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Trafficking in Persons Report (TIP) - A Critique

September 20, 2017

The Trafficking in Persons (TIP) Report is produced annually by the US government to provide an up to date account of human trafficking or modern slavery in every country. Its authenticity and therefore value as revealed in this short critique, is increasingly being questioned.

In introducing the report, the US Secretary of State Rex Tillerson said the 2017 Report “focuses on the responsibility of governments to criminalize human trafficking and to hold offenders accountable”. TIP also identifies threats so that globally, law enforcement agencies can respond effectively.

Slavery is illegal in every country, yet world-wide there are an estimated 21 million people enslaved, more than at the height of the transatlantic slave trade! Modern slavery is mainly under the control of global criminal organizations, who force those trafficked to engage in criminal activities. In the TIP Report each country is graded within ‘tiers’ based on compliance with standards outlined in the Trafficking Victims Protection Act (TVPA) of 2000. There are four tiers, ranging from Tier 1 for governments who are fully compliant with minimum standards, to Tier 4, for countries not compliant with these and who are not making significant efforts to address human trafficking.

Commenting on the 2017 TIP Report, David Abramowitz, Managing Director at Humanity United was very concerned at the “unjustified upgrades to Malaysia, Burma and Qatar”. Charles Santiago, a Member of Malaysia’s Parliament, was astonished that his country was upgraded from Tier 3 to Tier 2, because the Report states that “law enforcement officials have been complicit in human trafficking”! Santiago believes this to be politically motivated, linked to the fact that “Malaysia could not be a part of the Trans Pacific Partnership (TPP) if we were still on Tier 3”. The Alliance to End Slavery and Trafficking (ATEST) is very concerned about Malaysia’s upgrade, which ignores the fact that migrant workers continue to labour in debt bondage e.g. in the electronics and palm oil sector. Additionally, the number of victims identified is grossly underestimated, given the millions of vulnerable migrants in Malaysia.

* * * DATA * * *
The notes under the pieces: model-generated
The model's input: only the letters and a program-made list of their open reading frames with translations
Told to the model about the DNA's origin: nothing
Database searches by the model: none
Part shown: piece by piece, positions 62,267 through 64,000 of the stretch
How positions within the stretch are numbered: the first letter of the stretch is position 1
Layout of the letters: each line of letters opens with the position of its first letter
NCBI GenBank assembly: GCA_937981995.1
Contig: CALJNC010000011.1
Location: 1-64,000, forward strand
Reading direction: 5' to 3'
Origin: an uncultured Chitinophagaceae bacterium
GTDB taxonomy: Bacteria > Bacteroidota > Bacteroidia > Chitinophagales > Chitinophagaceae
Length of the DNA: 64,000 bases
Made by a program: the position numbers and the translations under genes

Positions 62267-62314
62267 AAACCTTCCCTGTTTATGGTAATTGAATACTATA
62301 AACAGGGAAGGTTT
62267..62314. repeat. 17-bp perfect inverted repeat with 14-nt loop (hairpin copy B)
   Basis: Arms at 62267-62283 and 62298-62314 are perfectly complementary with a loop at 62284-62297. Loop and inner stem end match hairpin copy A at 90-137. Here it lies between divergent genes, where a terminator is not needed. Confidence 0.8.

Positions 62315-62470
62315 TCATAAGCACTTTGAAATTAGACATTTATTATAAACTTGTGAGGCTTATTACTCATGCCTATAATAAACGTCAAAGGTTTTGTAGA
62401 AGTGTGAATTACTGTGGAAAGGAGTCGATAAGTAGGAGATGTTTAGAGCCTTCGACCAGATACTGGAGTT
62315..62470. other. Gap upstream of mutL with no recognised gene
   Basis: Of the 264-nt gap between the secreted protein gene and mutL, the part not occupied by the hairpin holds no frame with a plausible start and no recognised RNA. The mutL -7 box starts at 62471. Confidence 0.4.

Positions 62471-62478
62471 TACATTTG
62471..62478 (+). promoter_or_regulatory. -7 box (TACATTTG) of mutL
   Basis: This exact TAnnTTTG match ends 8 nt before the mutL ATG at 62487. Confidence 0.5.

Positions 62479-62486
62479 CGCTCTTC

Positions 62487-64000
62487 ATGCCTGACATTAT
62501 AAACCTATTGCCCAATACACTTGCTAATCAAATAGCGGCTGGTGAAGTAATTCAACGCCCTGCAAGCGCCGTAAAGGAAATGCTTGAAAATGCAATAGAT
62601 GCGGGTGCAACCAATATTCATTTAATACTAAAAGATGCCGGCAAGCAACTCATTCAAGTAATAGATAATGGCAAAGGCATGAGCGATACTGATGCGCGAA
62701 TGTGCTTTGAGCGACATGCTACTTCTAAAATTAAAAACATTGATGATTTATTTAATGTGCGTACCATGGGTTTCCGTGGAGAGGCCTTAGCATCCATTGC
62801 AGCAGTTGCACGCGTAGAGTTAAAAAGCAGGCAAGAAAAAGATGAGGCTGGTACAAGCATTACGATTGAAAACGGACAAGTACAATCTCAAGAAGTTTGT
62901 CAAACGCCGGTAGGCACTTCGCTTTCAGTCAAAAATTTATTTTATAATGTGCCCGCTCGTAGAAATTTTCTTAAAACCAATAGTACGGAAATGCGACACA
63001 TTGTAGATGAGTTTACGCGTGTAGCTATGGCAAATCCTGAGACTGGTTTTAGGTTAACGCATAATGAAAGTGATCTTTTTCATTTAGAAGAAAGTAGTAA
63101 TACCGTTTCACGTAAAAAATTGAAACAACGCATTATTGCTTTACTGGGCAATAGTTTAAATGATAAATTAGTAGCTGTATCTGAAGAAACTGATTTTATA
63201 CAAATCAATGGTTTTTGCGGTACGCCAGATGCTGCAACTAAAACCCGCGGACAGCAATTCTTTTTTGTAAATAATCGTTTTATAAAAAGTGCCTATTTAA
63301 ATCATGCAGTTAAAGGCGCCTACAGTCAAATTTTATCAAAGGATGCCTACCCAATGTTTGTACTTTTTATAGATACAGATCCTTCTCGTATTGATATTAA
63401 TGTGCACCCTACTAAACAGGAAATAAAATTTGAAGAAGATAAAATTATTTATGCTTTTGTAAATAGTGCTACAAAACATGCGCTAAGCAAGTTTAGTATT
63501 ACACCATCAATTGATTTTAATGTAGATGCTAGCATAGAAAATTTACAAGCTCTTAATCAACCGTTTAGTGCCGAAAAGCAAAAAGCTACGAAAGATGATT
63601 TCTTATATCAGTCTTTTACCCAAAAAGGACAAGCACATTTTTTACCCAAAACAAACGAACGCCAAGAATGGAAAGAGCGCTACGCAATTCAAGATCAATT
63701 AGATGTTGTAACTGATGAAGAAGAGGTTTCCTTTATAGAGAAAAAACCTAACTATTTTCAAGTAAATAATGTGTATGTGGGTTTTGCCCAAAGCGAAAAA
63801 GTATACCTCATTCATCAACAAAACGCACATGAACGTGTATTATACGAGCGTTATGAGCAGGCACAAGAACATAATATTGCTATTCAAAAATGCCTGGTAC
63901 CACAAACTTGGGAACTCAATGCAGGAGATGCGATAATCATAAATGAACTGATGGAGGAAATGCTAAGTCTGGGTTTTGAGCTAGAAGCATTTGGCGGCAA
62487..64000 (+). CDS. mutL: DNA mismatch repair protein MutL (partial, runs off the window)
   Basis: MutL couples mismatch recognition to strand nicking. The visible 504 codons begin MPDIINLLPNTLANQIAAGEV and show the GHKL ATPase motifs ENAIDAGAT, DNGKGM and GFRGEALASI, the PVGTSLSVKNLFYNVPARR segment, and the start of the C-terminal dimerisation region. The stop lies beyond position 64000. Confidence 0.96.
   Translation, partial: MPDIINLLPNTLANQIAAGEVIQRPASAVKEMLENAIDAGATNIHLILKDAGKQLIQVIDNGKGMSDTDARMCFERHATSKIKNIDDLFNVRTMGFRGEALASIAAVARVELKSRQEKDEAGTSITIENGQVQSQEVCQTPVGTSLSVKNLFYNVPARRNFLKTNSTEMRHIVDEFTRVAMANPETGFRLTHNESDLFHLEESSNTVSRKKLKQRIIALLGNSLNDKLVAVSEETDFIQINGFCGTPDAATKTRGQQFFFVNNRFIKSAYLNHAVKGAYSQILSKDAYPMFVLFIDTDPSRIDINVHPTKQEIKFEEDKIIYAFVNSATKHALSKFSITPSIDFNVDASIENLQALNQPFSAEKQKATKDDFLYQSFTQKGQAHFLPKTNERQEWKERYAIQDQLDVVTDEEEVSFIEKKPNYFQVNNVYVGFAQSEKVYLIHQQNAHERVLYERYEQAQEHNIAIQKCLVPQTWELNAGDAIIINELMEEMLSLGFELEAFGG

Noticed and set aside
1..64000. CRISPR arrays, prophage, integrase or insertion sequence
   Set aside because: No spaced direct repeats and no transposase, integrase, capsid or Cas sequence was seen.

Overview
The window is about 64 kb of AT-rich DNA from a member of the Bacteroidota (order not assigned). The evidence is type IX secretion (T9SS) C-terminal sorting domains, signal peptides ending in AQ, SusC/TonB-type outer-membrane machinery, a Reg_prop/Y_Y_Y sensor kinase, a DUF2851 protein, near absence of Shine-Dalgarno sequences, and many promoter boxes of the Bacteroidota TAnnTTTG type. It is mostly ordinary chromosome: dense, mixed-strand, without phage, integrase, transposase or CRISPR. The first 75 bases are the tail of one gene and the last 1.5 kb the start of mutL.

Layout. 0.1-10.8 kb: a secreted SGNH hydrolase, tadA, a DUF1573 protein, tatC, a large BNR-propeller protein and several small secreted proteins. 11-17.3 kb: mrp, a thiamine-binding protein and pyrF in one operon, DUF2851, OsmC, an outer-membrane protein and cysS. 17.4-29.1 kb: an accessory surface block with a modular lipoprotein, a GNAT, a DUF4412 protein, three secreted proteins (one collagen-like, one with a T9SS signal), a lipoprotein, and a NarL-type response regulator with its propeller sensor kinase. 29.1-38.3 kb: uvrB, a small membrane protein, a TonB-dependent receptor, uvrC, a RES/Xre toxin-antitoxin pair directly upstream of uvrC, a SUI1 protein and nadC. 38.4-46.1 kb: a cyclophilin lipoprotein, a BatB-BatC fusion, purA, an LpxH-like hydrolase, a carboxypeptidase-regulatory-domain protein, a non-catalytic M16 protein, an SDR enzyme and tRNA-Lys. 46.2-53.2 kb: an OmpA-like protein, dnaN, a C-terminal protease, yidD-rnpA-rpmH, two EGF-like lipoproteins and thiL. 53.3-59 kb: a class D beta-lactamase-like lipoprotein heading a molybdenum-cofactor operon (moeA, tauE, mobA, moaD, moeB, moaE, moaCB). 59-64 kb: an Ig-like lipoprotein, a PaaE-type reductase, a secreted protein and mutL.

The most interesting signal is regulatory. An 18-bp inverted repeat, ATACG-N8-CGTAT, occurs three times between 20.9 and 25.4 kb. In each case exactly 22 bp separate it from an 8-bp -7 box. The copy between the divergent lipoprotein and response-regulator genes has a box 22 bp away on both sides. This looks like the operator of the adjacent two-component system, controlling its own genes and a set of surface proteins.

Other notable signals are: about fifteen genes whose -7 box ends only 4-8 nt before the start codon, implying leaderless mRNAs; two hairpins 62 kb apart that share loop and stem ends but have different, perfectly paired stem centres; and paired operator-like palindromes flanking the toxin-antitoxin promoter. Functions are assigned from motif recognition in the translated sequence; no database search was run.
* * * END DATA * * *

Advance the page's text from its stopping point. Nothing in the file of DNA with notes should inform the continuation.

More worryingly the Malaysian government failed to prosecute any Malaysian officials for their involvement in the Rohingya smuggling rings. Rohingya Muslims are a persecuted minority in Myanmar, where their nationality is disputed and they have few rights. They often flee on boats in an attempt to reach a safer refuge in Malaysia but many are captured by trafficking networks and end up in Southern Thailand. There many of the enslaved Rohingya become the unpaid workforce of the Thai seafood industry, worth more than $7 billion a year. As the world’s third largest seafood exporter, this profitable industry supplying America and Europe with cheap seafood comes at a high cost to the 200,000 migrants working on Thai fishing vessels and in seafood processing plants.
Additionally Thailand is ranked as one of the top five countries for child prostitution, because according to ECPAT (End child Prostitution and Trafficking) some 30,000 to 40,000 children - excluding foreign children - are sexually exploited. A situation aggravated by tourism. For this horrific reality, plus the workers enslaved in the seafood industry, Humanity United was alarmed that Thailand was not downgraded from Tier 2 to Tier 3 this year.

ATEST is also critical of other upgrades revealed in the 2017 TIP Report. He commented that the upgrade of Qatar to Tier 2 is unwarranted, because the Qatari government has still not addressed migrant workers’ vulnerabilities, especially the right to change employer or to leave the country. Qatar has also been criticised for failing to monitor and punish violators, and for not providing redress to workers whose rights are violated.

Another weakness in the TIP Report relates to the list of the world’s worst offenders in the use of child soldiers. Burma, Iraq, and Afghanistan were removed from the list this year. According to US Department officials this exclusion was the result of a direct intervention by Rex Tillerson, despite recommendations from US government experts and senior diplomats. This has left people questioning if the US is prioritizing security and diplomatic interests ahead of human rights? If so, then it raises concern about the validity and value of the TIP Report!

Messages to: Betty Lacey - Researcher for MIA-Global Action
29th August 2017.